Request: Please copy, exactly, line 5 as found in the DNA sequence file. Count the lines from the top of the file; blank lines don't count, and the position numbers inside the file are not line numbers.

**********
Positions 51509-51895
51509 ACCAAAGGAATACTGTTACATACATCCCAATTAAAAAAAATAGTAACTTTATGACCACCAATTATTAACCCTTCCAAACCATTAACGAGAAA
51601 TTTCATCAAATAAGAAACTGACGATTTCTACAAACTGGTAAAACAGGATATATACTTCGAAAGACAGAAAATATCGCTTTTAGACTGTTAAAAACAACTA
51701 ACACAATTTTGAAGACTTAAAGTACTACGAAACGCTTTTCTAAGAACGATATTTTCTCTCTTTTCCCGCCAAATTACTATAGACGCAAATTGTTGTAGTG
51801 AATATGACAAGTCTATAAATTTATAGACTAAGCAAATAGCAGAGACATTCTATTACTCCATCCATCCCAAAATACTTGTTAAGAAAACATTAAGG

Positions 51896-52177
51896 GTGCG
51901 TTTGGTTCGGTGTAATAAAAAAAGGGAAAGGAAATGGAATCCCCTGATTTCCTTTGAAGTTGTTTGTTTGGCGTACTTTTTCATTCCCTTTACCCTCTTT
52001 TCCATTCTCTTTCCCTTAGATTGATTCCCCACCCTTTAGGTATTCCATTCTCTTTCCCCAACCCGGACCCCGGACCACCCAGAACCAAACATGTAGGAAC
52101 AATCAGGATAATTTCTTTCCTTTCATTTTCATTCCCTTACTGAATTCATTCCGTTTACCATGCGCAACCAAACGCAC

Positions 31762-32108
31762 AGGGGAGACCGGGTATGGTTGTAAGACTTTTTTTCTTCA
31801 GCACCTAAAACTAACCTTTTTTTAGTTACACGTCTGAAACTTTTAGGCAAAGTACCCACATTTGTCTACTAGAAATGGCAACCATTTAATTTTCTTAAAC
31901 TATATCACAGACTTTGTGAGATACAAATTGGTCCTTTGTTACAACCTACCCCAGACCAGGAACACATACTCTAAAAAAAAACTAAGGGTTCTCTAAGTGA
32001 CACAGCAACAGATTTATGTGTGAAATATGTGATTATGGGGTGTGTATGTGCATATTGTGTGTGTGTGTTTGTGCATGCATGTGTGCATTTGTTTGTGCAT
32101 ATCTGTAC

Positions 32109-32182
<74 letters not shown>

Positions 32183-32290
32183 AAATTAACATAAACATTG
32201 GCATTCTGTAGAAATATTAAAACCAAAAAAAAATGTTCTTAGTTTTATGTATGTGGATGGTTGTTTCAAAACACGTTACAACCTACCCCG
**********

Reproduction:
51801 AATATGACAAGTCTATAAATTTATAGACTAAGCAAATAGCAGAGACATTCTATTACTCCATCCATCCCAAAATACTTGTTAAGAAAACATTAAGG